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Sarah Lambert, Benoît Froget, Antony M Carr (2007 Jul 1)

Arrested replication fork processing: interplay between checkpoints and recombination.

DNA repair : 1042-61 : DOI : 10.1016/j.dnarep.2007.02.024 En savoir plus
Résumé

The arrest of DNA replication by DNA damage, nucleotide depletion, DNA-protein complexes or following clashes between transcription and replication factors all have the capacity to promote genome instability. In this review, we discuss how DNA replication is regulated by the checkpoint pathways that stabilise arrested replication forks and the recombination factors that process specific DNA structures resulting from fork arrest. We examine what is known about the interplay between the checkpoints and the recombination apparatus and review the evidence for a recombination-based fork restart pathway in eukaryotes.

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Hind Medyouf, Hélène Alcalde, Caroline Berthier, Marie Claude Guillemin, Nuno R dos Santos, Anne Janin, Didier Decaudin, Hugues de Thé, Jacques Ghysdael (2007 May 21)

Targeting calcineurin activation as a therapeutic strategy for T-cell acute lymphoblastic leukemia.

Nature medicine : 736-41 : DOI : 10.1038/nm1588 En savoir plus
Résumé

Calcineurin is a calcium-activated serine/threonine phosphatase critical to a number of developmental processes in the cardiovascular, nervous and immune systems. In the T-cell lineage, calcineurin activation is important for pre-T-cell receptor (TCR) signaling, TCR-mediated positive selection of thymocytes into mature T cells, and many aspects of the immune response. The critical role of calcineurin in the immune response is underscored by the fact that calcineurin inhibitors, such as cyclosporin A (CsA) and FK506, are powerful immunosuppressants in wide clinical use. We observed sustained calcineurin activation in human B- and T-cell lymphomas and in all mouse models of lymphoid malignancies analyzed. In intracellular NOTCH1 (ICN1)- and TEL-JAK2-induced T-cell lymphoblastic leukemia, two mouse models relevant to human malignancies, in vivo inhibition of calcineurin activity by CsA or FK506 induced apoptosis of leukemic cells and rapid tumor clearance, and substantially prolonged mouse survival. In contrast, ectopic expression of a constitutively activated mutant of calcineurin favored leukemia progression. Moreover, CsA treatment induced apoptosis in human lymphoma and leukemia cell lines. Thus, calcineurin activation is critical for the maintenance of the leukemic phenotype in vivo, identifying this pathway as a relevant therapeutic target in lymphoid malignancies.

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Juliette van Dijk, Krzysztof Rogowski, Julie Miro, Benjamin Lacroix, Bernard Eddé, Carsten Janke (2007 May 11)

A targeted multienzyme mechanism for selective microtubule polyglutamylation.

Molecular cell : 437-48 : DOI : 10.1016/j.molcel.2007.04.012 En savoir plus
Résumé

Polyglutamylases are enzymes that form polyglutamate side chains of variable lengths on proteins. Polyglutamylation of tubulin is believed to regulate interactions of microtubules (MTs) with MT-associated proteins and molecular motors. Subpopulations of MTs are differentially polyglutamylated, yet only one modifying enzyme has been discovered in mammals. In an attempt to better understand the heterogeneous appearance of tubulin polyglutamylation, we searched for additional enzymes and report here the identification of six mammalian polyglutamylases. Each of them has a characteristic mode of catalysis and generates distinct patterns of modification on MTs, which can be further diversified by cooperation of multiple enzymes. Polyglutamylases are restricted to confined tissues and subtypes of MTs by differential expression and localization. In conclusion, we propose a multienzyme mechanism of polyglutamylation that can explain how the diversity of polyglutamylation on selected types of MTs is controlled at the molecular level.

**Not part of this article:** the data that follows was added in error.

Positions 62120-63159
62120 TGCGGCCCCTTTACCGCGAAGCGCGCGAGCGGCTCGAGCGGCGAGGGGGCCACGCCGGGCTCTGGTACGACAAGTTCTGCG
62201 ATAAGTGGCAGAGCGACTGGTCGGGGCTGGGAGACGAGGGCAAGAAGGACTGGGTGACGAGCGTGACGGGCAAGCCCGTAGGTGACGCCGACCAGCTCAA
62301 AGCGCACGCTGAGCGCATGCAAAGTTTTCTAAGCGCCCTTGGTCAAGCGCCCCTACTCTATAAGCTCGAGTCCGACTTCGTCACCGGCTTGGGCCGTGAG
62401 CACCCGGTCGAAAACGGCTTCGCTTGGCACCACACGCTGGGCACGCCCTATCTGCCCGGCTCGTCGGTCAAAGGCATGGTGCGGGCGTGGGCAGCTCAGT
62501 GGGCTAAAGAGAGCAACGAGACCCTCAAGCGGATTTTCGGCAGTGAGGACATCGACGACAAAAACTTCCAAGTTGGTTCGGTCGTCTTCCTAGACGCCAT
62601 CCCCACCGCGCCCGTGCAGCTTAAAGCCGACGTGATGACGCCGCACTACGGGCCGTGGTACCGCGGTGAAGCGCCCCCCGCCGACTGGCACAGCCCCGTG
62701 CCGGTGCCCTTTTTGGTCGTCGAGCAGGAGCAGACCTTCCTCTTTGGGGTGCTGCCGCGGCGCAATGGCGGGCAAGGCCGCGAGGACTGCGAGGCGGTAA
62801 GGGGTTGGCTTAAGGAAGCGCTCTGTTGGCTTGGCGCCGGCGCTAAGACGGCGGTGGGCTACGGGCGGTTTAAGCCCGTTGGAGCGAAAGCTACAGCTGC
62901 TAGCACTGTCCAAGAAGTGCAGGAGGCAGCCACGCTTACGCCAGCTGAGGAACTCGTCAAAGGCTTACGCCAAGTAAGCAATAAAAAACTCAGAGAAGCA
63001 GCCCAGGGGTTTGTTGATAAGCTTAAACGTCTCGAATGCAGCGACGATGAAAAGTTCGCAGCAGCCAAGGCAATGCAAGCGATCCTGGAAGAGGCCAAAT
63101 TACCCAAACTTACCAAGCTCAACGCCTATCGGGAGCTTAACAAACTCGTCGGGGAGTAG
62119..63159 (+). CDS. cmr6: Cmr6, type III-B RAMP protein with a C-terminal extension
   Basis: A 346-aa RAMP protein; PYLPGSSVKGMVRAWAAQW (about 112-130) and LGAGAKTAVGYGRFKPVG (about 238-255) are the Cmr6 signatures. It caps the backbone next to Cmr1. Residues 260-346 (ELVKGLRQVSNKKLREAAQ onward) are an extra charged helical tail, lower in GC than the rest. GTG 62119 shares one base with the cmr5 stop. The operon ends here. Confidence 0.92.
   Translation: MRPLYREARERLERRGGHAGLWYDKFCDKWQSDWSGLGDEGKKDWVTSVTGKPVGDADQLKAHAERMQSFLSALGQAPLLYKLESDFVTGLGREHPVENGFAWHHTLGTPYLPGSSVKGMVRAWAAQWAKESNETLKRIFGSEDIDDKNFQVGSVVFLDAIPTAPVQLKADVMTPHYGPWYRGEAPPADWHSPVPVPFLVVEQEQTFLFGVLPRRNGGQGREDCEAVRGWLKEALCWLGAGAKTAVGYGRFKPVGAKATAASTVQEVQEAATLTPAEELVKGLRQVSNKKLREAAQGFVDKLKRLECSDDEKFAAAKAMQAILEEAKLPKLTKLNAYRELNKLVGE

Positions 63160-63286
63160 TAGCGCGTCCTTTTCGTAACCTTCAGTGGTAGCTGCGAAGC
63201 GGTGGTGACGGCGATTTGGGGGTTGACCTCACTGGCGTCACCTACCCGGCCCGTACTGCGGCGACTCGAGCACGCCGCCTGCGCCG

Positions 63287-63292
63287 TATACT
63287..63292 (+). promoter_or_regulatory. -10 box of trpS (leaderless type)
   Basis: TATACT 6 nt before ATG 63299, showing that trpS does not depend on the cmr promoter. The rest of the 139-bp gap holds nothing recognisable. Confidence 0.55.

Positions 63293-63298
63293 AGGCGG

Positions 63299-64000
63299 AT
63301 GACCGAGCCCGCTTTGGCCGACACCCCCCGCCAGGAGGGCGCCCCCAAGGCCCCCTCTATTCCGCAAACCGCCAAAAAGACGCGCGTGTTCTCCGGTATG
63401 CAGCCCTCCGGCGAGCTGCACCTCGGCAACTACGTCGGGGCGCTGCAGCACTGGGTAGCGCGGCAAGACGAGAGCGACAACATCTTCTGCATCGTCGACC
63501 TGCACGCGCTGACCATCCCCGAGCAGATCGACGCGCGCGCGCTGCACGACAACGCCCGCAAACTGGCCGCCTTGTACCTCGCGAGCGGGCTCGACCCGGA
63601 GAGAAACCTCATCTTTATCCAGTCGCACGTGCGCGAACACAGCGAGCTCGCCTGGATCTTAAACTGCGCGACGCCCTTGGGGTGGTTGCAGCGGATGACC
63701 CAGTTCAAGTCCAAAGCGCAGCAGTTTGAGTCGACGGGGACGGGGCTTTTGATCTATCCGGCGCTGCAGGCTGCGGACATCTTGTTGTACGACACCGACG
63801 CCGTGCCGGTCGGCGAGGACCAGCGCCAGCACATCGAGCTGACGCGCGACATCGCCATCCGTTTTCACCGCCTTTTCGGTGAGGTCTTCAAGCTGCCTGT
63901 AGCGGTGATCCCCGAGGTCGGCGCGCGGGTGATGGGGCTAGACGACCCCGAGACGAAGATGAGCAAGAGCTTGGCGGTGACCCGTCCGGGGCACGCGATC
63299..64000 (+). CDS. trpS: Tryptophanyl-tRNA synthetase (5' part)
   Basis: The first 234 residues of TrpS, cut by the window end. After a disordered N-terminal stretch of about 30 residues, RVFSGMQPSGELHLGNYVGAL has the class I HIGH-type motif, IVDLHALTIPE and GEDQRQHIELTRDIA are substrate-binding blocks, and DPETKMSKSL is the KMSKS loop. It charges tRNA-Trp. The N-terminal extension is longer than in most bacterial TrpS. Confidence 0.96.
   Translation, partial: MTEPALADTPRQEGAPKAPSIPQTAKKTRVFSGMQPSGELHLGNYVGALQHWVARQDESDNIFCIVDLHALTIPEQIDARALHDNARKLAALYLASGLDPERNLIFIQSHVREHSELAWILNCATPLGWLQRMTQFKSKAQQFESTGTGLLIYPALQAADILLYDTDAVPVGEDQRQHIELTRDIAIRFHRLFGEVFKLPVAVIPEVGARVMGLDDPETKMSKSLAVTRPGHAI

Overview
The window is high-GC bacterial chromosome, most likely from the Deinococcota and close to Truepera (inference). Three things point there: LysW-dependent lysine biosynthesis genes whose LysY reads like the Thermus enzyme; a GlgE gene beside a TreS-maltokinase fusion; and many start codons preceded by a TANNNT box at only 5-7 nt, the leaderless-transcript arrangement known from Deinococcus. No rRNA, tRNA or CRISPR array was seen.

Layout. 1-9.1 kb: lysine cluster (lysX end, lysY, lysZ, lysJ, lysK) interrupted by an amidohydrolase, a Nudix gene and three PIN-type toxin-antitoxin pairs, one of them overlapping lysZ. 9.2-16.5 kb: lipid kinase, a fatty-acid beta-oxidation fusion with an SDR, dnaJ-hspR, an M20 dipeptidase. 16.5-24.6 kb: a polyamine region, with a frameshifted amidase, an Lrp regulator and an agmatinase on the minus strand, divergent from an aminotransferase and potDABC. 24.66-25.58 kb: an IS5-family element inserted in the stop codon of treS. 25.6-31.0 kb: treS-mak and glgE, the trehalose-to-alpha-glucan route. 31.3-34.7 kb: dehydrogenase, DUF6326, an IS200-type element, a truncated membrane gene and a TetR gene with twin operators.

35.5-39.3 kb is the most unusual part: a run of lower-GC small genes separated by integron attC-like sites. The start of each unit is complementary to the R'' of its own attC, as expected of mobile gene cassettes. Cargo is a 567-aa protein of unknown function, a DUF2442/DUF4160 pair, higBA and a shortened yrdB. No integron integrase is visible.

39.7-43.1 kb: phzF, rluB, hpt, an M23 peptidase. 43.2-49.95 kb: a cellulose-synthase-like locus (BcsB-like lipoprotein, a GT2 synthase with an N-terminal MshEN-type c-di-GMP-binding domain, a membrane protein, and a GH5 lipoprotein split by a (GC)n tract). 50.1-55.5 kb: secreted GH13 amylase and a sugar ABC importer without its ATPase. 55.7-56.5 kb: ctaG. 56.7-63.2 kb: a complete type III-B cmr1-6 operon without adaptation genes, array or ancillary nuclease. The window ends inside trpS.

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Nuno R dos Santos, David S Rickman, Aurélien de Reynies, Françoise Cormier, Maryvonne Williame, Camille Blanchard, Marc-Henri Stern, Jacques Ghysdael (2007 May 1)

Pre-TCR expression cooperates with TEL-JAK2 to transform immature thymocytes and induce T-cell leukemia.

Blood : 3972-81 : DOI : 10.1182/blood-2006-09-048801 En savoir plus
Résumé

The TEL-JAK2 gene fusion, which has been identified in human leukemia, encodes a chimeric protein endowed with constitutive tyrosine kinase activity. TEL-JAK2 transgenic expression in the mouse lymphoid lineage results in fatal and rapid T-cell leukemia/lymphoma. In the present report we show that T-cell leukemic cells from EmuSRalpha-TEL-JAK2 transgenic mice present an aberrant CD8(+) differentiation phenotype, as determined by the expression of stage-specific cell surface markers and lineage-specific genes. TEL-JAK2 transforms immature CD4(-)CD8(-) double-negative thymocytes, as demonstrated by the development of T-cell leukemia with full penetrance in a Rag2-deficient genetic background. This disease is similar to the bona fide TEL-JAK2 disease as assessed by phenotypic and gene profiling analyses. Pre-TCR signaling synergizes with TEL-JAK2 to transform immature thymocytes and initiate leukemogenesis as shown by (1) the delayed leukemia onset in Rag2-, CD3epsilon- and pTalpha-deficient mice, (2) the occurrence of recurrent chromosomal alterations in pre-TCR-deficient leukemia, and (3) the correction of delayed leukemia onset in Rag2-deficient TEL-JAK2 mice by an H-Y TCRalphabeta transgene that mimics pre-TCR signaling. Although not affecting leukemia incidence and mouse survival, TCRalphabeta expression was shown to facilitate leukemic cell expansion in secondary lymphoid organs.

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Stephen M Lewis, Anne Veyrier, Nicoleta Hosszu Ungureanu, Sophie Bonnal, Stéphan Vagner, Martin Holcik (2007 Apr 1)